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Far too many Toronto music venues have been dying, with owners falling victim to the double whammy of prohibitive rents and crippling taxes. The covid pandemic is just the latest nail in the coffin. First hit were the clubs; now it’s concert halls.
The news that the Mod Club is closing has hit the music community especially hard. The 700-capacity concert hall in Little Italy, at the corner of College and Crawford streets, was the perfect size for mid-level international acts and local artists whose stars were on the rise. It boasted brilliant sight lines, state-of-the-art lighting and exceptional sound and became one of the venues of choice for the Canadian Music Week and North By Northeast music festivals.
The Mod Club’s origins go back to October, 1999, when British expats Bobbi Guy and Mark Holmes, former vocalist of ’80s pop-rockers Platinum Blonde, a dance night at Lava Lounge called the Mod Club based on their shared musical obsessions, spinning deep collections of Motown, soul, R&B and mod bands. In 2002, Guy and Holmes (aka DJ MRK) moved their popular Mod Club nights to 722 College. The four-storey building had previously housed Toronto’s first Portuguese cultural club, which included a theatre.
The Mod Club theatre officially opened in November of that year and soon became a desirable showcase for rock, pop, soul, EDM and hip-hop artists. With the Brit-centric taste of its owners, it’s no surprise the venue presented numerous English acts over the years, including Paul Weller and the Streets.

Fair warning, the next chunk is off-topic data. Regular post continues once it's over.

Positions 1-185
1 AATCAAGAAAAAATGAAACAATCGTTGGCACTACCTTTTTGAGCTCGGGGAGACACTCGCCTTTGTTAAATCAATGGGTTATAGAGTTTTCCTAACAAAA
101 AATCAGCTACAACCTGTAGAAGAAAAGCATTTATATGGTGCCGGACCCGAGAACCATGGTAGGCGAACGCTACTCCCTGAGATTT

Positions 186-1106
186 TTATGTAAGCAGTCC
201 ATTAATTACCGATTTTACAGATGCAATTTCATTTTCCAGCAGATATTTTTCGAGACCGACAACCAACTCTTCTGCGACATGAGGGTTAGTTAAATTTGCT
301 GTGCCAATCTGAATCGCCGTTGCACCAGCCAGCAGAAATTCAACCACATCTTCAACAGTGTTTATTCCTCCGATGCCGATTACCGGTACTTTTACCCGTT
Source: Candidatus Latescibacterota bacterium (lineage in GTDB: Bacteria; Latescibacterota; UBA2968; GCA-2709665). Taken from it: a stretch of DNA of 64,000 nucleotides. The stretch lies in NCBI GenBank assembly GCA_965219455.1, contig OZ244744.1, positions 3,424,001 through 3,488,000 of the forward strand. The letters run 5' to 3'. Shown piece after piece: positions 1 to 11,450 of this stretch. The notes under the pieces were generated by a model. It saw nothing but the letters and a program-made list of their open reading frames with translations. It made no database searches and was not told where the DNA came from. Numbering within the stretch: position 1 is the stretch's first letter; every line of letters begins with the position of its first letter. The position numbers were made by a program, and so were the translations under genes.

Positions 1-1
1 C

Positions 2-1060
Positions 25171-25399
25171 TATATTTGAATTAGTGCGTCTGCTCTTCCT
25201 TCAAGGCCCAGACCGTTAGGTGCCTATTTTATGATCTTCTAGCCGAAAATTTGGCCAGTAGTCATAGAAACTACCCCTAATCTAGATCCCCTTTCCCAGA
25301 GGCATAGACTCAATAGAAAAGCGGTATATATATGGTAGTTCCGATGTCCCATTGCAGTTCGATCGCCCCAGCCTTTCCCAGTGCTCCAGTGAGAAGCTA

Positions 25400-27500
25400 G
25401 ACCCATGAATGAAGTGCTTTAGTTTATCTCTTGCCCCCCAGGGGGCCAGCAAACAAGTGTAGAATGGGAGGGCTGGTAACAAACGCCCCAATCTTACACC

Famously, Amy Winehouse appeared at the Mod Club in May 2007, performing hits like “Rehab” and “You Know I’m No Good” from her acclaimed Back to Black album. Her concert is now a popular bootleg recording, while various performances from the show are available on YouTube.
A diverse range of Canadian artists share history with the Mod Club. The popular rock outfit Billy Talent held a showcase performance there in 2007, while Somali-born K’naan chose the College Street venue for the release of his Troubadour album. And Abel Tesfaye, better known as hop-hop star the Weeknd, made his live debut at the theatre in 2011. Since then, it’s been the launching pad for everyone from Charlotte Day Wilson to Daniel Caesar and Jessie Reyez.
I attended dozens of concerts at the Mod Club over the years. A short list includes Downchild Blues Band (2004), K-OS (2006), Serena Ryder (2007) and, in 2008, appearances by Duffy, Shelby Lynne, the Kooks, Zaki Ibrahim, Kaiser Chiefs and Martha Wainwright. The following year, it was Glasvegas and Bajafondo, while this past decade I was in the audience for showcases by Rumer, Adam Cohen and Hey Rosetta! I was last there in 2015 for a fantastic show by Daniel Romano.
Duffy’s Mod Club concert remains a highlight. There was a huge buzz surrounding the blonde Welsh singer’s appearance. She’d just released her stunning debut album, Rockferry, with a sound that brought to mind the blue-eyed soul of Dusty Springfield—with a little Ronnie Spector girl-group pop thrown in. Would the young singer be able to match that promise on stage? Duffy didn’t disappoint. Standing there in the spotlight, the poised 23-year-old performed brilliant versions of “Mercy,” “Warwick Avenue” and her heartbroken ballad “Stepping Stone.” By the end of the night, she’d completely won me over with her soulful, world-weary sound.
Clubs and concert halls are places of discovery, sources of memories that inform and enrich us. Each time one dies, sadly, part of our city’s cultural life dies with it.
Photo of Duffy at the Mod Club, by Frank Yang.
Thanks to Denise Benson for her research on the origins of the Mod Club in her book Then and Now: Toronto Nightlife History.